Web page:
The transition to the choir is formed by the ogival front arch , profiled in the upper part , while the rood screen , which was broken off after 1615, was placed in the lower area . The year information 1522, 1708, 1885, 1967 can be found on the front arch. The information 1521 can be found on the outside of the south wall of the nave.
The high Gothic two-bay choir with a five-eighth end is seven steps higher than the nave and has a ribbed vault with round keystones. The transition from the yoke to the end of the choir is emphasized by bundled services; in the end of the choir, slim round services are blocked by blind arcades with four-pass tracery partly from the high altar. There are wall paintings in the choir, on the north wall there were originally twelve depictions of the life of Mary from the middle of the 14th century, some of which have been preserved, uncovered in 1914 and restored in 1917. On the outside of the choir head there are wall paintings, partly destroyed, at the same time, the protective mantle Madonna, Anna selbdritt , mercy seat , Annunciation , influenced by Northern Italian art, restored in 1957.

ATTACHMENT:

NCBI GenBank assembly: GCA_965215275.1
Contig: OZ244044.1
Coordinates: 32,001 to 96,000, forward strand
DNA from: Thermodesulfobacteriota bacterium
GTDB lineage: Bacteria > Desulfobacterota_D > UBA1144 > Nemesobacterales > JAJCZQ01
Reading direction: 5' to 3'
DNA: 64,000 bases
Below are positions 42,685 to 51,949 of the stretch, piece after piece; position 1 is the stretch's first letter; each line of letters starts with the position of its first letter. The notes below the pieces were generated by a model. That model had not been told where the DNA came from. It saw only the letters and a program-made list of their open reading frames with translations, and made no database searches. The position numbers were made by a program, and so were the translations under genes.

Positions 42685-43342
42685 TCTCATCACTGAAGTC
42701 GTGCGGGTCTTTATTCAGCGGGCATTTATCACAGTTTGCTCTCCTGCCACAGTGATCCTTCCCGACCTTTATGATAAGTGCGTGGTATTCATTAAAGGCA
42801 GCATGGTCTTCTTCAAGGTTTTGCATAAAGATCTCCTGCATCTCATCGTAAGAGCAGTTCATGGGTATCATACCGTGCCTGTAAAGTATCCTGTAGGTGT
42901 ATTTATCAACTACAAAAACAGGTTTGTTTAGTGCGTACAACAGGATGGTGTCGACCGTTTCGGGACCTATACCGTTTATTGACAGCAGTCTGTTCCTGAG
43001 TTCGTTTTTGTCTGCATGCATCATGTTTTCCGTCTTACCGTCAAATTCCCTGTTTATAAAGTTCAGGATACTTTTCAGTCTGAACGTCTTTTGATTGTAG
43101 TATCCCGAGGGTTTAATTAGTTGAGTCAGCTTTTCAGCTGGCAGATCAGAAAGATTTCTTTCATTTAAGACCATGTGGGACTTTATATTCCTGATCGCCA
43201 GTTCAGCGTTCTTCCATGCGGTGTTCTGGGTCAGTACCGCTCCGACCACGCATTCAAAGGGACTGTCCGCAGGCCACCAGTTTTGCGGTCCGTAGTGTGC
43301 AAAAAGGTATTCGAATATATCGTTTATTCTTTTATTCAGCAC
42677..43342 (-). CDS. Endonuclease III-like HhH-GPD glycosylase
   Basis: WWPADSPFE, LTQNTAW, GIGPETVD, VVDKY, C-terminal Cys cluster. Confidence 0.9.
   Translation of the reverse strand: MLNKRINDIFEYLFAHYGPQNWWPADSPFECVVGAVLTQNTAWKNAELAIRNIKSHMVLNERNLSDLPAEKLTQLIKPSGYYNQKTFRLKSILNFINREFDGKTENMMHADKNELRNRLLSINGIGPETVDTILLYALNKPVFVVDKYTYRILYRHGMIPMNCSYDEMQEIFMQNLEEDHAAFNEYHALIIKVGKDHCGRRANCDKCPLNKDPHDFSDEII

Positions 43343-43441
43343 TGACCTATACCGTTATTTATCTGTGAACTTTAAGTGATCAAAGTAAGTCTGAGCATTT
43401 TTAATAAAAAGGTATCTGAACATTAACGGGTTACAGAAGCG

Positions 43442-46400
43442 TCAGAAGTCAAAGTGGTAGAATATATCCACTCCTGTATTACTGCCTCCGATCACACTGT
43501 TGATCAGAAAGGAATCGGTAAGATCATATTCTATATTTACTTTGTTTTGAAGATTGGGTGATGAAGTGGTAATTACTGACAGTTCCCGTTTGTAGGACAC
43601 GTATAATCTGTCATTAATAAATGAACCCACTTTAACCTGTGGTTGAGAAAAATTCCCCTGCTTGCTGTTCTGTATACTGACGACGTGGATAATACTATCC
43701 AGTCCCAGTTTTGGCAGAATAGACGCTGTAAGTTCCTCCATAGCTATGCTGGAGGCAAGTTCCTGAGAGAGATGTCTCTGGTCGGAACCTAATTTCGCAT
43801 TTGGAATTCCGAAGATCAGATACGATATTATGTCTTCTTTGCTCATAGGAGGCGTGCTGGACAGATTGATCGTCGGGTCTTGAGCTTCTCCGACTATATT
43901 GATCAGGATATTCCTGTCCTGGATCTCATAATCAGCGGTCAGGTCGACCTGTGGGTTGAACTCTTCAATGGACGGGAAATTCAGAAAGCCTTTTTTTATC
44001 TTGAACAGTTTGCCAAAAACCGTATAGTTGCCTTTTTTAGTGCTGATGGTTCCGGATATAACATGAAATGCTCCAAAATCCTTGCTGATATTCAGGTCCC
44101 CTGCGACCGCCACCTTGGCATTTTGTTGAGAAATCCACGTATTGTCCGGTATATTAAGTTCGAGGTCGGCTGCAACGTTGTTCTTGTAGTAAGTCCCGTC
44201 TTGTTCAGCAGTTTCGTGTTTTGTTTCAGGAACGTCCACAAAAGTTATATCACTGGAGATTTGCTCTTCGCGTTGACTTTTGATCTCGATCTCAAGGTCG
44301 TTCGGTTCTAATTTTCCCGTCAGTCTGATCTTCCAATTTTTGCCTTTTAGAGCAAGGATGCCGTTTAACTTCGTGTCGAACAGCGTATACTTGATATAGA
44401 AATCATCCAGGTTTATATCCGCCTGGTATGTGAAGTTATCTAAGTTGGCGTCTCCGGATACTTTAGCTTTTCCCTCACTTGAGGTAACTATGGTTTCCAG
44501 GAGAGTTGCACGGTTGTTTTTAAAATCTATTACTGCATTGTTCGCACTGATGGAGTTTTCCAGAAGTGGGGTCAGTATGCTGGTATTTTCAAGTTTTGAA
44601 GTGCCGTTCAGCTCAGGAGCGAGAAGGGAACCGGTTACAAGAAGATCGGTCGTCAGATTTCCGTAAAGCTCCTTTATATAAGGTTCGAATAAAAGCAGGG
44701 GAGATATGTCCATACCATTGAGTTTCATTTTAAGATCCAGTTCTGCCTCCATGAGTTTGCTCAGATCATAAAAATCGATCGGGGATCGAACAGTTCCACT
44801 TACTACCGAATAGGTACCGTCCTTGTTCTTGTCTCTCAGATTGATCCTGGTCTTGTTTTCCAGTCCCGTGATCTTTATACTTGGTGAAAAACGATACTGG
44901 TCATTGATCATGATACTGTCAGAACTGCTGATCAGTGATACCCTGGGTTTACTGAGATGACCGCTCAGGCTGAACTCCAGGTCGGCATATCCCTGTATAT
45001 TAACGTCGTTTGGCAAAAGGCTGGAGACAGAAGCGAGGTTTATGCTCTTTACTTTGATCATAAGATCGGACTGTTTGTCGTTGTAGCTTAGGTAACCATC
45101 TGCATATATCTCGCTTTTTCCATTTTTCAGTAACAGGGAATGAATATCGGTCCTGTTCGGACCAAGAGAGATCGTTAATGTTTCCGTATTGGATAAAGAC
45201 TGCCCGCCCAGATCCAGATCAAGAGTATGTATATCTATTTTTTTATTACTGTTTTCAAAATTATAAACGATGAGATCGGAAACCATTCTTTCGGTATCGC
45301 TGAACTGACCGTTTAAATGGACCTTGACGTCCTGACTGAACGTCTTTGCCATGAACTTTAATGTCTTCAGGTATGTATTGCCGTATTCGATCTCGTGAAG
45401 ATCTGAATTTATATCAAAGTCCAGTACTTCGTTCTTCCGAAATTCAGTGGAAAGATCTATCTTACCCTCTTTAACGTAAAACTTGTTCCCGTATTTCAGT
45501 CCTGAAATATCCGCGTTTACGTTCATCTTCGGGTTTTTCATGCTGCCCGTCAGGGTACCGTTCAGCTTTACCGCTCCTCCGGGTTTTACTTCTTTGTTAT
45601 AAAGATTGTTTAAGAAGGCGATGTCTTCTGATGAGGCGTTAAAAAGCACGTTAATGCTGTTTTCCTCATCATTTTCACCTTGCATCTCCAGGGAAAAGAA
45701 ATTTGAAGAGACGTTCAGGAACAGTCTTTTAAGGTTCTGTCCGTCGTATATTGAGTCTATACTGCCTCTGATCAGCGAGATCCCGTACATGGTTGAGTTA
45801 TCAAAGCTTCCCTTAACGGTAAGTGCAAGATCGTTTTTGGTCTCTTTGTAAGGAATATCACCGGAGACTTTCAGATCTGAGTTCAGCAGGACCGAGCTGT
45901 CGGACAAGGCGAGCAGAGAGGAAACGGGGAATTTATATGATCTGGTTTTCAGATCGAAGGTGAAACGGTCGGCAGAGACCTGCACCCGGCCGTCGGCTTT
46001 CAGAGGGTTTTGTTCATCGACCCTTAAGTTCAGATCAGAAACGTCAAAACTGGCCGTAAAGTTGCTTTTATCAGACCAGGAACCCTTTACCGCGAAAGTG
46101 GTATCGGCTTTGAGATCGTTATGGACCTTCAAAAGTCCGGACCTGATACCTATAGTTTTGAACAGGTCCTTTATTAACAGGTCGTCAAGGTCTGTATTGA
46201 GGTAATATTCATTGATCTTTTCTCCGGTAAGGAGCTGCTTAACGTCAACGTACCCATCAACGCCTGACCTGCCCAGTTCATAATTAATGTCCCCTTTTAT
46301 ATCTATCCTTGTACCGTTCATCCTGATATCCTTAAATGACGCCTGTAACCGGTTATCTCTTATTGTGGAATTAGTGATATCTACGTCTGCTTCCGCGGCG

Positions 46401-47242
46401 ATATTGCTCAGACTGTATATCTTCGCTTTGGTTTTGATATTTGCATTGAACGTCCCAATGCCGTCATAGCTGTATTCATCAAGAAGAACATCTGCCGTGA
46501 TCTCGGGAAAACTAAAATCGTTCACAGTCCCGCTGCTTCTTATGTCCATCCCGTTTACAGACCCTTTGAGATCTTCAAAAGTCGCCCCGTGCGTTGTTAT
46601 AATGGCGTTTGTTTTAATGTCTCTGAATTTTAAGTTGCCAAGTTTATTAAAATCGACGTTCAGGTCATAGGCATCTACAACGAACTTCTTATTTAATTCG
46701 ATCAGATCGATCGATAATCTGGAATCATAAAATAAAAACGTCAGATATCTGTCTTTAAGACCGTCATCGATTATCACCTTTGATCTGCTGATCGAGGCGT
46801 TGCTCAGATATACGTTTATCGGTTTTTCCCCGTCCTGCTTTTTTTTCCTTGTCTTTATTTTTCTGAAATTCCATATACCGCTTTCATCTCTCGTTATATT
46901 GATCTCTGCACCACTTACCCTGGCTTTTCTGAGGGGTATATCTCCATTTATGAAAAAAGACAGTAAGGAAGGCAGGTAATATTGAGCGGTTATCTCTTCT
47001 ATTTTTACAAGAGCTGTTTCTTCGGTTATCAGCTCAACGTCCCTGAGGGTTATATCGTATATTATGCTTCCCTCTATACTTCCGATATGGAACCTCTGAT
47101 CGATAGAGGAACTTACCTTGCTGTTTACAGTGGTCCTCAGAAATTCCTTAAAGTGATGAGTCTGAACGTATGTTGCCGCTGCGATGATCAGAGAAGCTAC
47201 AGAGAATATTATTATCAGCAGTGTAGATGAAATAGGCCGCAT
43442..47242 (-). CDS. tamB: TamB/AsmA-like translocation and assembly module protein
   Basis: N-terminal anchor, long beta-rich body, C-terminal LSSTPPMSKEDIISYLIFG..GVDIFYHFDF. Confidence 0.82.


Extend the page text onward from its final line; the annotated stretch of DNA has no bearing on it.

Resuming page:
In the nave and choir there are baroque oratorios from the second half of the 17th century.
Under the choir there is a three-aisled crypt , where the two western bays contain the initial three - bay crypt built around 1000 when the monastery was founded. The crypt has a gratiges cross vaults on two columns and two pillars, one pillar is probably a Roman spoils with spiral kannelur , the yokes are separated by Grutbögen. In the Gothic period, the crypt was extended by three bays to the east; this Gothic area was structurally changed in the 17th century, the pillars were reinforced and a barrel vault was installed. The crypt was restored in 1961/1962.
The sacristy north of the choir has a portal with a blown gable with the year 1641, there is a baroque group of figures Baptism of Christ. After another door around 1641, there is a two-bay room under a needle cap barrel with pearl and egg stucco strips. In the stucco fields, wall paintings show the lives of the Virgin Mary, evangelists, church fathers, saints, around 1655, attributed to the painter Johann Linck. A marble lavabo is from the construction period. The parament chamber is located above the sacristy. At about the same time as the sacristy, a corridor to the west gallery was built on the south wall of the nave, under the corridor there are barrel-vaulted niches.
The two-storey St. Michael's Chapel stands south of the church, structurally connected to the church and the early baroque monastery building, only protruding from the outside with the end of the choir. At first almost free-standing, it was the chapel of the women's cemetery.
- The art monuments of Austria. Dehio Steiermark (excluding Graz) 1982 . Leoben-Göss, Former Benedictine nunnery, former Collegiate Church of St. Mary and St. Margaretha, since 1782 parish church of St. Andreas, Michaelskapelle, south of the church, pp. 263–266.